Submitted to: American Association of Plant Physiologists Proceedings
Publication Type: Abstract Only
Publication Acceptance Date: March 31, 2001
Publication Date: N/A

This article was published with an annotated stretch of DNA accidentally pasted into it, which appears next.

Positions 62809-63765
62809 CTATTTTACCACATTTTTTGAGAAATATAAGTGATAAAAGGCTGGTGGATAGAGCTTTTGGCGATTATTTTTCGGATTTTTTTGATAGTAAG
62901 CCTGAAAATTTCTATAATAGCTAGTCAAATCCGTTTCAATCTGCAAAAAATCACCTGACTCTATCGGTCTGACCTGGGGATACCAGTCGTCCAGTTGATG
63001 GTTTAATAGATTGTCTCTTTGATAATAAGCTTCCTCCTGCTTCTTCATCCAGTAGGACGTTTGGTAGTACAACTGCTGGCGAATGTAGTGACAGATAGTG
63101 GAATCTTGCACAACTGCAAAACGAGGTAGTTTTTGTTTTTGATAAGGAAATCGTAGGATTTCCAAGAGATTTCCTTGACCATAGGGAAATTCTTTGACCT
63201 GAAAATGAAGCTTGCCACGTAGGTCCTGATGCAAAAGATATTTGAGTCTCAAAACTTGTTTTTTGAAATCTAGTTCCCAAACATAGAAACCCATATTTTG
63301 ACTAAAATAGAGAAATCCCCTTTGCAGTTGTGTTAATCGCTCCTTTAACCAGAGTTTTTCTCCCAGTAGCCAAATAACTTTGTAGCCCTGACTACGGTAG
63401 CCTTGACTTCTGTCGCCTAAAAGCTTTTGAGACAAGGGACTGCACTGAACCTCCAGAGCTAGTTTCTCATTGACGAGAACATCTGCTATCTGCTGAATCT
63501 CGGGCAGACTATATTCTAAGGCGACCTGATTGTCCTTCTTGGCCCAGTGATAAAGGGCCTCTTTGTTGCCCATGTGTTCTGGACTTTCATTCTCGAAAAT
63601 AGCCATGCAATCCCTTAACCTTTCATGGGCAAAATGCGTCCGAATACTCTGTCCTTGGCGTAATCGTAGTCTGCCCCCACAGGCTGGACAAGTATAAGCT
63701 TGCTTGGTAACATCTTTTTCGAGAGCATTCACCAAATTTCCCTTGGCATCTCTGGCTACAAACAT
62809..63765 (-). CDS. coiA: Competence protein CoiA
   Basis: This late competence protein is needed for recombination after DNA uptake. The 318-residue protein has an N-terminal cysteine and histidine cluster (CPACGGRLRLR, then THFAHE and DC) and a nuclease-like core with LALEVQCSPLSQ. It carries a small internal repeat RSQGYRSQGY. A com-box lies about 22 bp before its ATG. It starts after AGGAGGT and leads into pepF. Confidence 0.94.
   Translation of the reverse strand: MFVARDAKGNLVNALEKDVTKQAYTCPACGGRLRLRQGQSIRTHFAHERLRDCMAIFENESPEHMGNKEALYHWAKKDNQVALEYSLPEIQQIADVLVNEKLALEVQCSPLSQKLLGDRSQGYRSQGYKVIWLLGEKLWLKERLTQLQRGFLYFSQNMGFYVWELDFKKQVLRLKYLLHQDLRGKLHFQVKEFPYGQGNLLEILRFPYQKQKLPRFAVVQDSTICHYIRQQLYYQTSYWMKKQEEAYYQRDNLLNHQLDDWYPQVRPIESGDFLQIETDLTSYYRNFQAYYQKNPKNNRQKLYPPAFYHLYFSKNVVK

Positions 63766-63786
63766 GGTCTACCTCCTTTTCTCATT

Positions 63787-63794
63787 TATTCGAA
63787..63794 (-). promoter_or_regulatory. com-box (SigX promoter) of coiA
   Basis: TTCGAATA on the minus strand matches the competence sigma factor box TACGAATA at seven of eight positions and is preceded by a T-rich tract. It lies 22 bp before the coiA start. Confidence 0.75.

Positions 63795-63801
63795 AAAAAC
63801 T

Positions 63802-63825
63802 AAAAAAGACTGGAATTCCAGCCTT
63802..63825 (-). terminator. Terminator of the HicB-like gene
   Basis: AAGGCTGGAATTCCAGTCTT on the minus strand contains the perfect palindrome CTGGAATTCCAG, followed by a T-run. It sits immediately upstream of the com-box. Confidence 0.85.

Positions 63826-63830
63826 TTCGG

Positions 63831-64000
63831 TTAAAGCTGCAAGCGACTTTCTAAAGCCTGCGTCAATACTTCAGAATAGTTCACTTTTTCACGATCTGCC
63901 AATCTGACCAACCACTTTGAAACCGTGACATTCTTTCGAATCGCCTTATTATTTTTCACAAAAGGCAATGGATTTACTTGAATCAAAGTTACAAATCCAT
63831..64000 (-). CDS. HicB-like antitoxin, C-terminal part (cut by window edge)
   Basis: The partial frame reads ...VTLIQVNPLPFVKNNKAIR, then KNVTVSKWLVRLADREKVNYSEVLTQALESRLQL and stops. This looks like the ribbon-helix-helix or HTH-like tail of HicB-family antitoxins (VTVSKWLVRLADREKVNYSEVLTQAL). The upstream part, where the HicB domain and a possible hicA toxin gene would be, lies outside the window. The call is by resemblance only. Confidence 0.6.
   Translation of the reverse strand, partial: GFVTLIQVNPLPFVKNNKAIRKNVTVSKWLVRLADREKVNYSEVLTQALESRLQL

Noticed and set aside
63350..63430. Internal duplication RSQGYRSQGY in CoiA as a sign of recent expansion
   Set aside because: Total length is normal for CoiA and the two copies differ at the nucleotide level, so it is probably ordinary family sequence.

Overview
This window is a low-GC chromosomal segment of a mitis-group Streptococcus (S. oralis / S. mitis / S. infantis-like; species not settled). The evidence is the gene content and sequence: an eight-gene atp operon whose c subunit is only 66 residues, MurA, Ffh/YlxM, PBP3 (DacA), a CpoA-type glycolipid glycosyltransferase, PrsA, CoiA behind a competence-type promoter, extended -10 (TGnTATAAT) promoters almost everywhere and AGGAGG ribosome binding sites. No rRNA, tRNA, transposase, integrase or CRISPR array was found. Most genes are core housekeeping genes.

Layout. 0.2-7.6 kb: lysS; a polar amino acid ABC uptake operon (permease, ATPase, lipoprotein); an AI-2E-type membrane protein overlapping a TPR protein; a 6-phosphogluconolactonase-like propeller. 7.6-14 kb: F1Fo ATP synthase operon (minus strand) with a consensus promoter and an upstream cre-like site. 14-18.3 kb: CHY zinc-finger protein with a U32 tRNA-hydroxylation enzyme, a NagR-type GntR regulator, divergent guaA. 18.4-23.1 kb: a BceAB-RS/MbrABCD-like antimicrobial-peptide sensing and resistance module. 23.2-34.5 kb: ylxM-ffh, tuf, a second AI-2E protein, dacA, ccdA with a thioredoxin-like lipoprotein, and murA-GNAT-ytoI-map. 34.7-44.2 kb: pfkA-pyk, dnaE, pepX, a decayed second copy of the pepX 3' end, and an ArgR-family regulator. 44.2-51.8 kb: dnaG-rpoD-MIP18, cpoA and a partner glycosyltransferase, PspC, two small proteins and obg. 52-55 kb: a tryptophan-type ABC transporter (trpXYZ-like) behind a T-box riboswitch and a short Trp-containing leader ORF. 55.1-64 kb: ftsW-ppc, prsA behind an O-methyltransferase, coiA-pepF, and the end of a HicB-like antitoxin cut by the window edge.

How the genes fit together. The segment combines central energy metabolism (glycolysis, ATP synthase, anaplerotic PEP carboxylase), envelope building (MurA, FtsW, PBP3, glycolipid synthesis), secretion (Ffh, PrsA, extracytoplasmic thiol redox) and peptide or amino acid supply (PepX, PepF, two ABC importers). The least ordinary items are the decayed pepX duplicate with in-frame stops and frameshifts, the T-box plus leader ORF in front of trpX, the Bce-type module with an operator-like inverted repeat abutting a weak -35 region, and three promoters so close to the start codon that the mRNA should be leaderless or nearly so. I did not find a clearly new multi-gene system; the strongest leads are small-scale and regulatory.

Tomato fruits were engineered to accumulate polyamines, spermidine and spermine, during ripening by genetic introduction of yeast S-adenosylmethionine decarboxylase gene fused with the ripening-and ethylene-inducible E-8 promoter. Beneficial attributes of the transgenic fruit include longer vine and shelf life, robustness and a 3-fold increase in the lycopene content. Surprisingly, these fruit consistently produced more ethylene than the non-transformed or azygous fruit. This in vivo observation is in contrast to our previous in vitro studies where incubation of tomato fruit slices with mM concentrations of spermidine and spermine inhibited accumulation of ACC synthase transcripts. We are investigating the molecular basis for the in vivo stimulation of ethylene in the transgenic fruit. We tested whether the E- 8 promoter sequences in the gene construct co-suppressed the endogenous E8 gene, which is an ethylene biosynthesis suppressor. We also analyzed accumulation of transcripts for ACC synthase, ACC oxidase, etr3, actin, E-8, and rDNA in transgenic and non-transgenic fruits. These data will be presented and discussed in relation to metabolic interactions between polyamines and ethylene in climacteric fruits.